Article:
If you have a disability or know someone with a disability, let me bring you a message of hope: businesses do want to hire you.
You can be an entrepreneur. I know that it’s not always easy. The fit has to be right; the learning curve can be steep; you may not know a potential employer that believes in you yet, and you might not even believe in yourself. But as president of the Central Florida Disability Chamber of Commerce, I witness progress on a daily basis.
Our agency began in 2010 as a sub-creation of the Center for Independent Living. Although we’re located in Orlando, we serve the entire state of Florida. The mission of the Central Florida Disability Chamber is to provide information and education on business creation and growth, specifically designed for the needs of individuals with disabilities. We’ve learned a lot since our founding, most of it from sheer trial and error. There was really no agency for us to use as our model; in fact, agencies outside of Florida are now calling us for advice on how to create a similar program, and we remain the nation’s only disability chamber of commerce.
Why did we start? First, we realized there were a lot of entrepreneurs who did not know the ins and outs of running a business: how to make meaningful connections with vendors and customers, how to write a business plan, etc. Separately, we heard from employers who wanted to hire workers from the disability community. In fact, 60 percent of our members don’t have a disability themselves but want to hire from that talent pool.
The Disability Chamber of Commerce differs from other traditional chambers in that we have fewer after-hours events. We focus on offering training programs and brass-tacks networking. We spend a lot of time making phone calls and email introductions. From a training standpoint, we connect members with business mentors who can guide them through understanding financial issues. For example, when we bring in Regions Bank, they help train our members about how loans work and help them connect with banks for their first business loan.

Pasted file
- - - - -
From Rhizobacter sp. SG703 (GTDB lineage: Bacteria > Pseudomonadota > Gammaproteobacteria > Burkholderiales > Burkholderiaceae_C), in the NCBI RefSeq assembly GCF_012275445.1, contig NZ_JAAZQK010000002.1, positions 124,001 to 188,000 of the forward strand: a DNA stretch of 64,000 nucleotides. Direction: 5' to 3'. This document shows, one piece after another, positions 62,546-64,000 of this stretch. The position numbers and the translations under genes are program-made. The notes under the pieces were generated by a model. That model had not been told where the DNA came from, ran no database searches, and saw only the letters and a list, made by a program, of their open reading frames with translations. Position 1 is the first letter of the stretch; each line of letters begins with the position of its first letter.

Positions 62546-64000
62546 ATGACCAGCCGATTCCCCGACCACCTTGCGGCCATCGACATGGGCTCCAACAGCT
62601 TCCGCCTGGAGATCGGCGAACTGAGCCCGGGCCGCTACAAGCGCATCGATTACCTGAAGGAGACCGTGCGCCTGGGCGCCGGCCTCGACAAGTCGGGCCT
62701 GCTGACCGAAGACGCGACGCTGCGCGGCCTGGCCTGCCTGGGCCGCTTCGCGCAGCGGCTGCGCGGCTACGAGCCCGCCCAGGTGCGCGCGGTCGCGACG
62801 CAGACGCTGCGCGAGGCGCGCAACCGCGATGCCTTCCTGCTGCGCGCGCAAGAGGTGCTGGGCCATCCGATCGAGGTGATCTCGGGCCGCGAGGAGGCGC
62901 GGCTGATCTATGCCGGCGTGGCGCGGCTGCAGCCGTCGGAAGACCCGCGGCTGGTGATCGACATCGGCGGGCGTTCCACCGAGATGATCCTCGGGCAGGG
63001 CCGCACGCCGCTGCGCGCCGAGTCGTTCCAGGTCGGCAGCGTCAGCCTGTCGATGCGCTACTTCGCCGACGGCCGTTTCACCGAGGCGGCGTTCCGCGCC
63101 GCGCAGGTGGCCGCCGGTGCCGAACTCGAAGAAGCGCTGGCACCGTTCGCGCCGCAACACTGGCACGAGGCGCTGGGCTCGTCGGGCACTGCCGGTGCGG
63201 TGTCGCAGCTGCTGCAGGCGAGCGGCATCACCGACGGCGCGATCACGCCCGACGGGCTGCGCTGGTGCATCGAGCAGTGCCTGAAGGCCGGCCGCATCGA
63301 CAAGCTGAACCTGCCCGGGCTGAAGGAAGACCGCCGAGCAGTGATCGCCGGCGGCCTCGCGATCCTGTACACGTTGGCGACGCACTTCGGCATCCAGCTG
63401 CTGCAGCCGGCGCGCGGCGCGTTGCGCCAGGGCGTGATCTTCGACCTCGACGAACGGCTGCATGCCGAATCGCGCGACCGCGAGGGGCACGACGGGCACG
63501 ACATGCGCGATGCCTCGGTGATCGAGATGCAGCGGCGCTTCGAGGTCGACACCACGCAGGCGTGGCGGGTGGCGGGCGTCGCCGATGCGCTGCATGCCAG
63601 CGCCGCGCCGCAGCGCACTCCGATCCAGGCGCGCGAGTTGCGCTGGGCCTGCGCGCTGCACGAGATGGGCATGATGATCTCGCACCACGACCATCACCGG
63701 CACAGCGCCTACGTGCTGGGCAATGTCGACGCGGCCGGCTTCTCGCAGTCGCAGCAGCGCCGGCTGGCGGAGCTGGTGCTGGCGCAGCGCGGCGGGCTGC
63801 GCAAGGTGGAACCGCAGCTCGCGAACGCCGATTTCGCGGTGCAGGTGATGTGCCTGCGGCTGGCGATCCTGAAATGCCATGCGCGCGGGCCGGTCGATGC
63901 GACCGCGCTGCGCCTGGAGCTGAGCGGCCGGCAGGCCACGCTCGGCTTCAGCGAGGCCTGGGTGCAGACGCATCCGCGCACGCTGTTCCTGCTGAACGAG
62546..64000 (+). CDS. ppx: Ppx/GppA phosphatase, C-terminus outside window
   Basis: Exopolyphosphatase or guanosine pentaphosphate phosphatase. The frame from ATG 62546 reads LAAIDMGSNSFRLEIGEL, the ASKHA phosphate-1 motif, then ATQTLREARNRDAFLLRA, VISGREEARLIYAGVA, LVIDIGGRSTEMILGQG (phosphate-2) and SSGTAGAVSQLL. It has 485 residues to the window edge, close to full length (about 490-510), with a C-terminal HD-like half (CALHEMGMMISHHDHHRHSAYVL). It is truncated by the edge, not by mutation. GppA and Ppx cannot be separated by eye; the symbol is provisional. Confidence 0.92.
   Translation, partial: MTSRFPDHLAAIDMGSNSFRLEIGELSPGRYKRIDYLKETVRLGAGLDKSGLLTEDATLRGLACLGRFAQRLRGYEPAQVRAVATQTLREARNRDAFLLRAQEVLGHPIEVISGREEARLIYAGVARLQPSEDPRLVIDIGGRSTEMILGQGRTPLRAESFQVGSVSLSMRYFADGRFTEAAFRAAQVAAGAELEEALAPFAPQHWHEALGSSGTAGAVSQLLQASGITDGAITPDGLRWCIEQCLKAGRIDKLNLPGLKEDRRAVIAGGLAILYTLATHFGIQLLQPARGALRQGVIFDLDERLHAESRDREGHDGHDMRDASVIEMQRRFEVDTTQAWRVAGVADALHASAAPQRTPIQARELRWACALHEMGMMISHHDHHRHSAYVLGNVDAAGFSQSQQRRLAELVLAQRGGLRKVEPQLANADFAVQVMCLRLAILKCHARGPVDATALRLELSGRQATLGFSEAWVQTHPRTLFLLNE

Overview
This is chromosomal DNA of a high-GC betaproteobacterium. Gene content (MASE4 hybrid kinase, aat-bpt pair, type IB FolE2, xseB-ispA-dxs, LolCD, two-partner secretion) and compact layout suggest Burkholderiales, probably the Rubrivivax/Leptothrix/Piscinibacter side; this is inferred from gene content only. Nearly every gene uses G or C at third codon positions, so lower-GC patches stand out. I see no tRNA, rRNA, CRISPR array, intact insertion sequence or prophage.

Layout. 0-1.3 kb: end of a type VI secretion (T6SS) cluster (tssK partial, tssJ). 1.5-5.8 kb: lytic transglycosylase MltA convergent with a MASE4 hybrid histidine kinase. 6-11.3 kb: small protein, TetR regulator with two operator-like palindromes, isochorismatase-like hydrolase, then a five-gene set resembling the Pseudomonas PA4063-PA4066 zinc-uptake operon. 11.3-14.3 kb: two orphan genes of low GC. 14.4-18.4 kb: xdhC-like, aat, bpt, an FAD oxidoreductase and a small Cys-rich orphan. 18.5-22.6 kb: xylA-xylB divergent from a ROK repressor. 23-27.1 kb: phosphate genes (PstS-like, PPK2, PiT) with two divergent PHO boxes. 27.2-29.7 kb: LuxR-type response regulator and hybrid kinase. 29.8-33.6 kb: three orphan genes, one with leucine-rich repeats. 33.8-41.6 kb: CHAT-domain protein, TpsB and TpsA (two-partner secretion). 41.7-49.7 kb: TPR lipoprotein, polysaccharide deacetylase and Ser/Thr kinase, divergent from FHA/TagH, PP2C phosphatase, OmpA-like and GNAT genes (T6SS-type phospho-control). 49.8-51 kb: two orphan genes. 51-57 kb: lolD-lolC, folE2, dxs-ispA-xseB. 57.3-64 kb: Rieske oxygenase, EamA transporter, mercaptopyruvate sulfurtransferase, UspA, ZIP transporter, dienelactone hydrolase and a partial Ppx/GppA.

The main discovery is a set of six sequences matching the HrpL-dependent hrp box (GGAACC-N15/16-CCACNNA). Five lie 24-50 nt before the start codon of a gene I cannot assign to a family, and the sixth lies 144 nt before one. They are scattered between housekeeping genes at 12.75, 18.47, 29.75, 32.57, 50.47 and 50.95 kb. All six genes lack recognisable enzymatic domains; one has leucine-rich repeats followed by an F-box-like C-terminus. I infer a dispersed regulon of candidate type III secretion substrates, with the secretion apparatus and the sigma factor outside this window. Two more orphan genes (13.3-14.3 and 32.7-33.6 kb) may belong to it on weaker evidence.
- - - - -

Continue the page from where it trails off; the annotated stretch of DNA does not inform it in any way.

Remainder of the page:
Our members have a range of disabilities and career paths. Many have post-traumatic stress disorder from military service; one such gentleman created his own line of pens but didn’t know how to market them. We connected him with hotels and hospitals that can use his services. Assistance for this member was delivered through our Veterans Business Initiative program. Other members were born with or acquired disabilities, such as one member who is 70 percent blind and owns a cookie company. Another member uses a wheelchair and has his own company to dig and create swimming pools.
What advice would I share with future entrepreneurs? Know your business. If you’re going into the food industry, find a job being a server — even if you ultimately just want to cook. You’ll learn essential lessons about customer service. I’d also acknowledge the importance of family support. A wife or a parent can offer key mental support to reassure you that even when you run into stumbling blocks, you can follow your dream all the way.
So now, I have a business proposition for you. We at the chamber will continue to offer training, connections, and outreach, and we’ll keep pushing small businesses to step up and do more. And as for you, continue to stretch, whether it’s hiring another individual with a disability or considering an entrepreneurial endeavor. Together, we’ll make progress not just for the disability community but for all of Florida’s economy.
Rogue Gallart is president of the Central Florida Disability Chamber of Commerce, located in the National Entrepreneur Center in Orlando.